Like Anna encourages in her book, The Spenders Guide Debt-Free-Living, I have done several Spending Fasts to meet some life-changing financial goals. Recently, I did an entire no-spend summer to boost our family’s efforts to save for a down payment on a new home. (We’re still looking!)
Each time I’ve done this exercise, I’ve learned something about myself and my spending habits. Here are some examples.
I often rush to buy something to solve an imaginary problem
I have seven kids. Sometimes I buy things to assuage the kids’ boredom, but this is almost never necessary. My kids have enough stuff already. They probably just need a little encouragement from me, a little nudge toward a creative activity (instead of toward the ever-present siren song of the screens!). I’ve found that my kids almost always get excited about an activity if I invite them to join me instead of pushing them toward it.
When it comes to homeschooling, I’ve also purchased something new too often, thinking it would help solve some problem a child was having, when the answer to the problem was much simpler. Usually, the child just needed more time to grasp a concept, not a fancy new curriculum.
I still have too much crap
My personal litmus test of whether I have too much crap is if my closets and storage areas are bulging. If yes, I need to purge! I like to keep them no more than two-thirds full for maximum efficiency and ease of use.
Sometimes, having too much stuff is a simple matter of lack of organization. Ask me about the time I cleaned out my daughter’s dresser and found 17 bras. 17! Because it had been so long since I had organized and de-cluttered her clothing, I had no idea she had so many. I had been buying her new ones occasionally because she insisted she needed them (which gives you an idea of the state of her dresser).
I’m lazier and less creative than I think I am
I like to think of myself as a productive, creative frugalista, but the truth is, I’m not nearly as creative as I wish to be. My knee-jerk reaction to some problem in my life often is thinking of some product to buy. This is such a bad habit, but very common. I’m working on releasing it. Instead, I want to think in terms of what I can produce myself (DIY/homemade) or obtain for free through my local Buy Nothing group. Or, do I need a product at all, or can the problem be solved some other way?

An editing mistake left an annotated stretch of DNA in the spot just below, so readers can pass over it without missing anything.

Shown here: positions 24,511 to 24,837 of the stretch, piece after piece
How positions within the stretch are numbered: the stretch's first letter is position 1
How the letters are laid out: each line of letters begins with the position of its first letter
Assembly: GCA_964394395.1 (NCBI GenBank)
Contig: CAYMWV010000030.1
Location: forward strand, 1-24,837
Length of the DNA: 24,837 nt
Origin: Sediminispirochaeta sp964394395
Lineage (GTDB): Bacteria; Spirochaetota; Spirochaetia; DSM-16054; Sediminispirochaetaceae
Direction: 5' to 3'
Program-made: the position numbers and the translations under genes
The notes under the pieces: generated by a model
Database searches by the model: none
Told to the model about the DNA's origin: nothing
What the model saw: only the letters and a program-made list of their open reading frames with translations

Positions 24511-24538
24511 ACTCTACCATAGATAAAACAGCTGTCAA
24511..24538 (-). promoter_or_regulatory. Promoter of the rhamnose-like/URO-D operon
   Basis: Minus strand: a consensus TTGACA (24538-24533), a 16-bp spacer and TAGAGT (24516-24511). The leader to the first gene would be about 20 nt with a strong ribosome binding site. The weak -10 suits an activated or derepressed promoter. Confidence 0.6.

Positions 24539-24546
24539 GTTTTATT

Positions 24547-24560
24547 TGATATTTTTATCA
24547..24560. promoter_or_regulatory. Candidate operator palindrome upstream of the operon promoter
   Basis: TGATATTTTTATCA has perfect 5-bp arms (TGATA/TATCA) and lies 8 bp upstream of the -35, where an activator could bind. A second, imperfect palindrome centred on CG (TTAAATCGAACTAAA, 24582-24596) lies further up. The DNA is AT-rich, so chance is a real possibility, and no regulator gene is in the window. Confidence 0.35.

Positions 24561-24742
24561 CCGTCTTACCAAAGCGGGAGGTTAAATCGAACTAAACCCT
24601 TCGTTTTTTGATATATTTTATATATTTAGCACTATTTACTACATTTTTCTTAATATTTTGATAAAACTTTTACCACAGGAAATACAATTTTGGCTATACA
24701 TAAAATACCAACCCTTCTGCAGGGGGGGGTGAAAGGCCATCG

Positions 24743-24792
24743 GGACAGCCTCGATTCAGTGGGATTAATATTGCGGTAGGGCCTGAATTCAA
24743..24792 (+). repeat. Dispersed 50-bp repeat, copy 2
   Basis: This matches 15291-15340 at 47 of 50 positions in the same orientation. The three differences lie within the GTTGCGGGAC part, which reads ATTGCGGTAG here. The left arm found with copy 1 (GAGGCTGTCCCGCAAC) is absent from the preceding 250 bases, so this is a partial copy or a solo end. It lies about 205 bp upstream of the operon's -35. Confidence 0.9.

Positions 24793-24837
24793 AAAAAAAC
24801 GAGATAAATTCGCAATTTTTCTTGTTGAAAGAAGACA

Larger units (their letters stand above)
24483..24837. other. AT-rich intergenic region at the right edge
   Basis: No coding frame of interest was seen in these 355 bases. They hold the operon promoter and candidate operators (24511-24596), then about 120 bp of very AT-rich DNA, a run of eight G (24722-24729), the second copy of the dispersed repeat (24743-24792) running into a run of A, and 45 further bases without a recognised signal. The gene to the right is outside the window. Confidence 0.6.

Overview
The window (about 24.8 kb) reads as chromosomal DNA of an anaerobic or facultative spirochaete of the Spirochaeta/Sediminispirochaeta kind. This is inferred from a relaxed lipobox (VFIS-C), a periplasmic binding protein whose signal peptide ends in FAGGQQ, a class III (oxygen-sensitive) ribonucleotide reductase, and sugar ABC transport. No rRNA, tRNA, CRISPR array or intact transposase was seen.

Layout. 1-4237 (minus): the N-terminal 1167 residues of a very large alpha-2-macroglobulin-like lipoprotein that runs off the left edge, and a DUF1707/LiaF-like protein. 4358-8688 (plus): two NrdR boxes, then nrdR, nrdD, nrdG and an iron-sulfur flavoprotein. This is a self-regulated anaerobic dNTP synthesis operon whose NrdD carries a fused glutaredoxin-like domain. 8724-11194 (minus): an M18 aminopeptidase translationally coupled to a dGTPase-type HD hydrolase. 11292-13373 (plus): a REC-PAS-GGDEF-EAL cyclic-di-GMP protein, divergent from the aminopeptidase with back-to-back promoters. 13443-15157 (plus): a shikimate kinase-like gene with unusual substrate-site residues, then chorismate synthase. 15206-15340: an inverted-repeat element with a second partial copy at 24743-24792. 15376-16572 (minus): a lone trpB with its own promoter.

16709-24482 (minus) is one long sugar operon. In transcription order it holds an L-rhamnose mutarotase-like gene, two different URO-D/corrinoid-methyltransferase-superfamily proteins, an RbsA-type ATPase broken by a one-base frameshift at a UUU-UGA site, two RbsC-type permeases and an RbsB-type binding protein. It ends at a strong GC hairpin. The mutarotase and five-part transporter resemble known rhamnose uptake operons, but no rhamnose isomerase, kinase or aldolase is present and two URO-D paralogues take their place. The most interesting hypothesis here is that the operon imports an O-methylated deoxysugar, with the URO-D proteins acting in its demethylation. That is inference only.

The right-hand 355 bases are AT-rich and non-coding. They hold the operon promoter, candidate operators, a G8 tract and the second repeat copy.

For example, do I really need to buy those nifty spice organizer things (you know, the ones that look like a stair step, allowing you to see all the spices at a glance — yeah, I still kinda want those), or do I just need to move the spices I rarely use to the top shelf? Or perhaps lower the two bottom shelves, so there’s not so much space in between them, allowing for more spices to be at my eye level? (Yes, I recently made this change and it totally solved the problem without buying anything. And I kicked myself for not thinking of it earlier!) Frugality really can stretch the creativity muscles, which creates a nice spillover into other areas of life that have nothing to do with finances.
I’m more productive when I’m not spending
On a Spending Fast, my house is cleaner. I get more writing and blogging and homeschooling done. I cook and bake more, leading to more savings. I exercise more because I have more time and energy.
As it turns out, shopping is rather exhausting and time-consuming. And since it automatically creates more waste, there’s more stuff to dispose of and organize. Staying out of stores always boosts my productivity.
What benefits, aside from saving money, do you notice on a Spending Fast?
Carrie writes about homeschooling and raising seven kids frugally. A wannabe French girl, she enjoys reading, biking for her errands and rising early to write at CarrieWillard.com. Her new ebook, The Temporary Tightwad, shows how she used Spending Fasts to change her finances and life.